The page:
Summary: Because skin and hair receive less oxygen from the blood during iron deficiency, they can become dry and damaged. In more severe cases, this can cause hair loss.
Sometimes just looking inside or around your mouth can give you an indication of whether you are suffering from iron-deficiency anemia.
Signs include when your tongue becomes swollen, inflamed, pale or strangely smooth ().
Low hemoglobin in iron deficiency can cause the tongue to become pale, while lower levels of myoglobin can cause it to become sore, smooth and swollen.
Myoglobin is a protein in red blood cells that supports your muscles, such as the muscle that makes up the tongue ().
Iron deficiency can also cause dry mouth, sore red cracks at the corners of the mouth or mouth ulcers ().
Summary: A sore, swollen or strangely smooth tongue can be a sign of iron-deficiency anemia. Cracks on the corners of the mouth can also be a sign.
Iron deficiency has been linked to restless leg syndrome ().
Restless leg syndrome is a strong urge to move your legs at rest. It can also cause unpleasant and strange crawling or itchy sensations in the feet and legs.
It is usually worse at night, meaning that sufferers may struggle to get much sleep.
The causes of restless leg syndrome are not fully understood.
However, up to 25% of people with restless leg syndrome are thought to have iron-deficiency anemia, and the lower the iron levels, the worse the symptoms ().
Summary: People with iron-deficiency anemia have a higher chance of experiencing restless leg syndrome. This is a strong urge to move the legs when at rest.
A much less common symptom of iron deficiency is brittle or spoon-shaped fingernails, a condition called koilonychia (, ).
This often starts with brittle nails that chip and crack easily.
In later stages of iron deficiency, spoon-shaped nails can occur where the middle of the nail dips and the edges are raised to give a rounded appearance like a spoon.
However, this is a rare side effect and usually only seen in severe cases of iron-deficiency anemia.
Summary: Brittle or spoon-shaped nails can be an indicator of more severe iron-deficiency anemia.
There are several other signs that your iron could be low. These tend to be less common and can be linked to many conditions other than iron deficiency.
Other signs of iron-deficiency anemia include:
- Strange cravings: A hankering for strange foods or non-food items is called “pica.” It usually involves cravings to eat ice, clay, dirt, chalk or paper and could be a sign of iron deficiency. It can also occur during pregnancy ().
- Feeling anxious: The lack of oxygen available to body tissues in iron deficiency may cause feelings of anxiety. However, this tends to improve or resolve as iron levels are corrected ().
- Cold hands and feet: Iron deficiency means less oxygen is being delivered to the hands and feet. Some people may feel the cold more easily in general or have cold hands and feet.
- More frequent infections: Because iron is needed for a healthy immune system, lack of it may cause you to catch more illnesses than usual ().
Summary: Other more generic signs of iron deficiency may include strange food cravings, feeling anxious, cold hands and feet and an increased risk of infections.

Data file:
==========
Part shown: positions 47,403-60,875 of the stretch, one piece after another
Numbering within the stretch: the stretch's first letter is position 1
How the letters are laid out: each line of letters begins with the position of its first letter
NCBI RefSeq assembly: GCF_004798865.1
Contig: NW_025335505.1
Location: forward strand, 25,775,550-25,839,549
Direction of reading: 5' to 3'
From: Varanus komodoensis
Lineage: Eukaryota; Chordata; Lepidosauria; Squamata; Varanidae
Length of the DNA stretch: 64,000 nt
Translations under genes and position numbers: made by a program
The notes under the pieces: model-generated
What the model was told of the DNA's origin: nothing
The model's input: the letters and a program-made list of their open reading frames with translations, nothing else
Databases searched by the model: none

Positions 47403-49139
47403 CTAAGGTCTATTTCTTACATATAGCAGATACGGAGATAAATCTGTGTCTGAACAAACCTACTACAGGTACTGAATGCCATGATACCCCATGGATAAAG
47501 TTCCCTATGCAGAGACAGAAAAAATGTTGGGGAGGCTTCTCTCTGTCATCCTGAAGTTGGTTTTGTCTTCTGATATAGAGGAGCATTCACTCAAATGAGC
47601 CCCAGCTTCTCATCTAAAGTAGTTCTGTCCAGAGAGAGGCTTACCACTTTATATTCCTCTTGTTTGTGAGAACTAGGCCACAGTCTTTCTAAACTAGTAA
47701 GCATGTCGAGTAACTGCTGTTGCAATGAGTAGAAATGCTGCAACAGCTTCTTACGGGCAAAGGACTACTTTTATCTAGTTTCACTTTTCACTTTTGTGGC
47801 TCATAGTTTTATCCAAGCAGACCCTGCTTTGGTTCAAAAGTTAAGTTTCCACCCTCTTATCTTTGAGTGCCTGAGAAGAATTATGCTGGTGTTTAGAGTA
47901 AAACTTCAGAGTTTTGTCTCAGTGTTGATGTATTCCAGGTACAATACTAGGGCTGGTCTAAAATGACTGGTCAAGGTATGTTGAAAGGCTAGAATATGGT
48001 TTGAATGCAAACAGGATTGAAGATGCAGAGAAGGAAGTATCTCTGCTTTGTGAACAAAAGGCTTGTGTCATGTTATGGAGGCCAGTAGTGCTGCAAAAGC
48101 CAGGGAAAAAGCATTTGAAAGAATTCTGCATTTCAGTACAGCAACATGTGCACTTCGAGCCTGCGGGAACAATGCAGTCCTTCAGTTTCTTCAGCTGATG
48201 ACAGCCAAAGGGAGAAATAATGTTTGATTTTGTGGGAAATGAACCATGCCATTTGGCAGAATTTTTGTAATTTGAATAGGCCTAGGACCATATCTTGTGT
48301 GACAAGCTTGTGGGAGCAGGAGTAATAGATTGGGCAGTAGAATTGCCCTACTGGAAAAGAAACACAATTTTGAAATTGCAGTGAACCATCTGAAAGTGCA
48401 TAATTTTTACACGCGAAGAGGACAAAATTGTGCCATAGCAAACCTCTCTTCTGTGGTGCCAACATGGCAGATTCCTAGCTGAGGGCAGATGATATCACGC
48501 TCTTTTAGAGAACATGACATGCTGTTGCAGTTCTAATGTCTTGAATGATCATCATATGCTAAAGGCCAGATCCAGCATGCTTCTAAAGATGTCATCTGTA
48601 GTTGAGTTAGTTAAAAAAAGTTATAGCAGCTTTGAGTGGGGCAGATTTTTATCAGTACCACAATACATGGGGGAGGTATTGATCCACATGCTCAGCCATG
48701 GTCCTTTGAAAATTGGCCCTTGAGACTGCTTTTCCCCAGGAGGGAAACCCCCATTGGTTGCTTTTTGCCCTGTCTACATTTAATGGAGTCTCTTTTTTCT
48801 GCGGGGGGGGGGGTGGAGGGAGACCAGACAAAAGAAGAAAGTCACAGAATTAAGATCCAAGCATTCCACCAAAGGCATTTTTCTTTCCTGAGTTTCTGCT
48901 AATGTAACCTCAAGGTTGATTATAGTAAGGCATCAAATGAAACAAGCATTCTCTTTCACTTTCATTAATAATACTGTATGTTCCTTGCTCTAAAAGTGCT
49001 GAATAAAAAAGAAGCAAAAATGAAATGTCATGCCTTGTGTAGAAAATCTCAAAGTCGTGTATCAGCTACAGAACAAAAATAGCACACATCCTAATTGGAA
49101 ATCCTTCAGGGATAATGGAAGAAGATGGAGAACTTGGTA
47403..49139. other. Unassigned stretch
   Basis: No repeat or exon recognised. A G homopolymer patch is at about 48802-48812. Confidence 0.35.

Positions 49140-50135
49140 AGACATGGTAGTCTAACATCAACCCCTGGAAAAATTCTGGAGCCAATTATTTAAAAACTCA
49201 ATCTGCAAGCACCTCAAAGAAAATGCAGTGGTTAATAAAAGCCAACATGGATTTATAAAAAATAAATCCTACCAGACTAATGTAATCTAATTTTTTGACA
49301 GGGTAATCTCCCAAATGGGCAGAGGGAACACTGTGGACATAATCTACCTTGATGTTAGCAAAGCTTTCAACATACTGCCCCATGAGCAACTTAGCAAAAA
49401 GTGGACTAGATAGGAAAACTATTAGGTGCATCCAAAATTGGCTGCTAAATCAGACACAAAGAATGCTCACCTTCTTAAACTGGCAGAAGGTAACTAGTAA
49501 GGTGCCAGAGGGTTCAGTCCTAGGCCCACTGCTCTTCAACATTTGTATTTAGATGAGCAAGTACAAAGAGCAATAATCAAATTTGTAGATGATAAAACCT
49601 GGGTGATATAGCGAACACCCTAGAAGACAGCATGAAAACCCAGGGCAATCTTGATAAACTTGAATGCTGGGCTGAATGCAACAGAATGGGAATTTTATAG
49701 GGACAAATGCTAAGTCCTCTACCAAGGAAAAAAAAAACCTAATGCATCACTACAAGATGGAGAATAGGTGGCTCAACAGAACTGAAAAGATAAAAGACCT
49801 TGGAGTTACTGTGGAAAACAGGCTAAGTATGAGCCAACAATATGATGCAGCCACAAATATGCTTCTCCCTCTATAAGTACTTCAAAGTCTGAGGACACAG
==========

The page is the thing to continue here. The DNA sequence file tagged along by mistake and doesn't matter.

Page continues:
If you think you have iron-deficiency anemia, consider the following advice.
Talk to Your Doctor
If you think you’re showing signs or symptoms of iron deficiency, you should make an appointment to see your doctor. A simple blood test will confirm whether you have iron-deficiency anemia ().
If your doctor confirms you have iron deficiency, you will likely be able to treat it fairly easily by increasing your intake of iron from your diet or with iron supplements ().
The main aim of treatment is to restore hemoglobin levels to normal and replenish iron stores.
Try to ensure you are getting enough iron through real food in your diet. Only take supplements if your doctor recommends them.
Eat Iron-Rich Foods
If your doctor thinks your iron deficiency may be caused by a lack of iron in your diet, think about consuming more iron-rich foods, such as:
- Red meat, pork and poultry
- Dark green, leafy vegetables, such as spinach and kale
- Dried fruit, such as raisins and apricots
- Peas, beans and other pulses
- Iron-fortified foods
- Seeds and nuts
Help Boost Your Iron Absorption
Importantly, eating vitamin C will help your body absorb iron better. Make sure you eat enough vitamin C-rich foods, such as fruits and vegetables ().
It may also be beneficial to avoid certain foods that can inhibit iron absorption when eaten in large amounts. These include tea and coffee and foods high in calcium such as dairy products and whole-grain cereals.
Take Iron Supplements If Your Doctor Recommends Them
Generally, you should only take an iron supplement as a last resort and if your doctor recommends it. This will likely be the case if you are unable to restore your iron levels through diet alone.
If you do take an iron supplement, try drinking orange juice with it to boost iron absorption.
Keep in mind that there are some unpleasant side effects of taking iron supplements. These include stomach pain, constipation or diarrhea, heartburn, nausea and black stools.
However, these side effects usually decrease over time and depend on the dose of iron you take.
Summary: If you think you have iron-deficiency anemia, talk to your doctor, who will likely recommend more iron-rich foods (plus vitamin C to increase your iron absorption) or possibly iron supplements.
Iron-deficiency anemia is the most common type of anemia worldwide.
Some people have obvious symptoms, while others experience none at all. This often depends on the severity of the anemia.
Common signs and symptoms include tiredness, pale skin, noticeable heartbeats, headaches and dizziness, feeling short of breath, dry and damaged hair and skin, sore or swollen tongue and mouth, restless legs and brittle or spoon-shaped nails.
If you think you have symptoms of iron deficiency, be sure to visit your doctor. Self-diagnosing is not recommended.
Luckily, most forms of iron deficiency can be treated fairly easily, usually through an iron-rich diet or iron supplements, if your doctor recommends them.